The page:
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IRIS

Immune reconstitution inflamatory syndrome


Immune restoration disease
sindroma pemulihan imun pada ART

Samuel M Baso Sp.PD FINASIM


SMF IPD RSU Jayapura
Introduction
The first define IRIS by Joseph A. DeSimone in Sept 2000
edition Ann Int of Med
Syndrome due to reaction against (antigen, non antigen
and neoplasma) in patients who have started ART and
undergo a restoration of their immune response .
Frequency 10-30 % patients who initiated HAART
Frequently occured in patient CD<50 cell/mm
and viral load >100.000 copy/mm
Timing typically 2-12 weeks but can fisrt week and more
than 1 yeart after initiating ART
Most common IRIS events 60% are TB, MAC and
Cryptococcal disease
ATHENE

EDUCATION
NATURAL HISTORY OF HIV
Natural Course of HIV Infection and Host Responses

CD4+ T-cells Anti-HIV Ab


Relative Levels

HIV-CTL+CD8 activi

Plasma HIV Viremia

Months Years After HIV Infection

Acute HIV infection Symptom AIDS-related illness


Natural Course of HIV Infection and Common Complications

1000
900 Asymptomatic
800
CD4+ cell Count

CD4+ T cells
700 TB
Acute HIV
600 infection
syndrome
500
HZV
400 Relative level of OHL
300 Plasma HIV-RNA
OC
200 PPE
PCP
100 TB CM
CMV, MAC
0
0 1 2 3 4 5 1 2 3 4 5 6 7 8 9 10 11
Months Years After HIV Infection
Oportunistic Infection
Pathogenesis of IRIS
Pathogenesis remains largely speculative
Current theories concerning pathogenesis are combination of
underlying antigenic burden, degree of immune restoration following
HAART and host genetic susceptibility.
These pathogenesis mechanism may interact and likely depend on
underlying burden of infection or noninfection agent.
Increased immune function (rapidly increased CD4 and decreased
Viral load)
Inflamatory reaction more likely to occur in patients low CD4 cont
(<50 copy) and high viral load (>100.000 copy)
High proliferation of Lymphonode
IRIS has 2 classification reaction :
1. Unmasking
2. Paradoxical
Some report frequent in PI treatment
Causes of IRIS
Infectious and non infectiuos causes of IRIS in HIV-infected patients

Infectious Etiologies Noninfectious etiologies

Mycobacteria : Autoimmune :

M . Tuberkulosis Reumatoid artritis, SLE


M . Avium kompleks Grave diseases
Mikobakterium lain AIDS related lymphoma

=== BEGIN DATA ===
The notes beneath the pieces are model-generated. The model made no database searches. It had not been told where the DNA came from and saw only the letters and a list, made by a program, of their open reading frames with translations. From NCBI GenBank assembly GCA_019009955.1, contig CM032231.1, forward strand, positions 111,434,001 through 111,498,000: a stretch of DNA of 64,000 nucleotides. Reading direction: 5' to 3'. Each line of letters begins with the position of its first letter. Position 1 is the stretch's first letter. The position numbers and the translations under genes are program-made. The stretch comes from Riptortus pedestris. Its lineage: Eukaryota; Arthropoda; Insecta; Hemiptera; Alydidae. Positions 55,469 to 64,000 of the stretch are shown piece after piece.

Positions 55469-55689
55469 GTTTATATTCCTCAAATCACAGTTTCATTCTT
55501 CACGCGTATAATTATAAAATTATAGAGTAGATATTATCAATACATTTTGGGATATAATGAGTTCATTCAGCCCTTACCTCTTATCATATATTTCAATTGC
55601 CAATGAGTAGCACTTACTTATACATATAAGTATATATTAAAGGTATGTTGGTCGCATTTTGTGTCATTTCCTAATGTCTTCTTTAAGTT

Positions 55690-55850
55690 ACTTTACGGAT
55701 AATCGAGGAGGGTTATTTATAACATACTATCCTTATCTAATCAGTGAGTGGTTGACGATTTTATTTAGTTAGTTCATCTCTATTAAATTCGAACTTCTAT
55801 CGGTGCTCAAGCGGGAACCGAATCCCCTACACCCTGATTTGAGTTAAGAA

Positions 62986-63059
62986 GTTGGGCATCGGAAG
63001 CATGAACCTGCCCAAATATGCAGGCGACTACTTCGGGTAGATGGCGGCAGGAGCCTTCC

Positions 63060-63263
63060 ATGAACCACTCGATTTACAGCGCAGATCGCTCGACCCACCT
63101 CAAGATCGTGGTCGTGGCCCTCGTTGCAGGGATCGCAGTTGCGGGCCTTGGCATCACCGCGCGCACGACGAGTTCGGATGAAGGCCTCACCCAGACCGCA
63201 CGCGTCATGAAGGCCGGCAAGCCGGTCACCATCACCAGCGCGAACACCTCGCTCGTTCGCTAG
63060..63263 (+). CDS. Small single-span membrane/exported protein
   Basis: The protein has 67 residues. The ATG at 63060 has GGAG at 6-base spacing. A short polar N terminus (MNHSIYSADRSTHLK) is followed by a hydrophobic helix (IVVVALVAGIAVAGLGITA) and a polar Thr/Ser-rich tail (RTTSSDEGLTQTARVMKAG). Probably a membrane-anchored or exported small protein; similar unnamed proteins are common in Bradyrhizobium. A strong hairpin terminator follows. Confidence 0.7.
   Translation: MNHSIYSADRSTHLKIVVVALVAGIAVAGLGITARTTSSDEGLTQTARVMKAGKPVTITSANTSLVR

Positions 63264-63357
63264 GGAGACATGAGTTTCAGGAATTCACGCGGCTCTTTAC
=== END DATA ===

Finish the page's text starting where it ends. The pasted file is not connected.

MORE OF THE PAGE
Cytomegalo virus Sarkoidosis dan rekasi Granlomatosis
Herpes viruses Gullain Barresyndrome
Cryptokokkus neoformans Interstitial lymphoid pneumositis
Pneumocystis jirovecii pneumonia
Toksoplasmosis
Histoplasmosis capsulatum
Hepatitis B dan C virus
Progressive multifocal leukoencephalitis
Parvovirus B
Molluscum contagiosum and genital warts
Sinusitis
Folliculitis
Clinical factors associated with the development of IRIS

R i s k factors

Male sex
Younger age
Lower CD4 cell count at ART initiation
Higher RNA at ART initiation
Lower CD4 cell percentage at ART initiation
Lower CD4 : CD8 ratio at ART initition
More rapid initial fall in HIV RNA on ART
Antiretroviral nave at time of OI diagnosis
Shorter interval between OI theraphy initition and ART initition
Manifestation of IRIS
More than 75% patients symptomatic for IRIS ;
manifestation within 90 days after initition ART
60% of IRIS events are due to Mycobacterium
tuberculosis, Mycobacterium avium complex (MAC) or
Crytococcal disease
Symptoms vary from mild to severe
Common clinical manifestation depend on basic OI
Worsening of coexisting infection such as flare of
Hepatitis B or C
Management
IRIS may be mild and resolve without treatment
Continue ART if the patients can tolerate it. In severe cases (live
threatining) may be temporary interuption until of ART until the
patients is stable.
The consensus is that ART should not be stop in almost all cases of
paradoxical inflamation.
Treatment unmasked OI such TB,MAC and Crytococcal disesae
(meningitis).
Corticisteroid treatment to suppress exaggerated inflamatory
response for moderate and severe cases of IRIS
Prednison 0.5 mg/kg/day for 5-10 days.
Double-blind, placebo controlled trial people with TB-associated
IRIS to 4 meeks prednison (1.5 mgr/kg/day for 2 weeks then 0.75
mg/kg/day for 2 weeks), p =0.04.
Antiretroviral Drugs 2003
NsRTI NNRTI PI
zidovudine (ZDV) nevirapine (NVP) saquinavir (SQV)
didanosine (ddI) efavirenz (EFV) ritonavir (RTV)
zalcitabine (ddC) delavirdine (DLV) indinavir (IDV)

stavudine (d4T) nelfinavir (NFV)


lamivudine (3TC) NtRTI amprenavir (APV)

abacavir (ABC) tenofovir lopinavir/r (LPV/r)

emtricitabine atazanavir (ATV)


(FTC)
Fusion inhibitors - enfuvitide
Disease-spesific manifestation of IRIS
Mycobacterium tuberculosis
MAC
Cryptococcus neoformans
Cytomegalivirus
Varcella zoster virus
Coinfection Hepatitis B dan C
Pneumocystis jiroveci pneumonia
Progressive multifocal leokoencephalopathy
Clinical manifestation TB of IRIS

The common clinical manifestation are


fever,lymphadenopathy, pulmonary infitrates,
mediastinal lymphadenopathy and pleural effusion
Disseminated TB
Intracranial tuberculoma,meningitis
SIRS (systemic inflamatory response)
ARDS
Treatment depend on unmasking or paradoxical?
TB IRIS
Atypical mycobacterial IRIS
Lymphadenitis, with or without abscess formation and
suppuration
Respiratory failure or ARDS
Treatment : surgical excision , Ethambutol and
Claritromycine for 2 month.
Cryptococcus neoformans IRIS
Mostly cryptococcal IRIS cases present as Meningitis
Common clinical manifestation is severe headache
Treatment are LP and antifungal combination
(amphotericin B and flucytocine)
Jamur Cryptococcus neoformans
berkapsul (CSF dengan pewarna
India)
Atypical cryptococcosis IRIS

Intrathoracic Lymphadenopathy Infiltrate with


cavitation
Source: CID 2002:35, Jenny-Avital and Abadi
Cytomegalovirus IRIS
CMV retinitis
lost of visual acuity
Macular edema, papillitis and vitritis
Treatment : gancyclovir or valgancyclovir
Retinitis karena CMV
Varcella zoster IRIS
Encephalitis, myelitis, cranial and peripheral
nerve palsies
Treatment acyclovir
Toksoplasmosis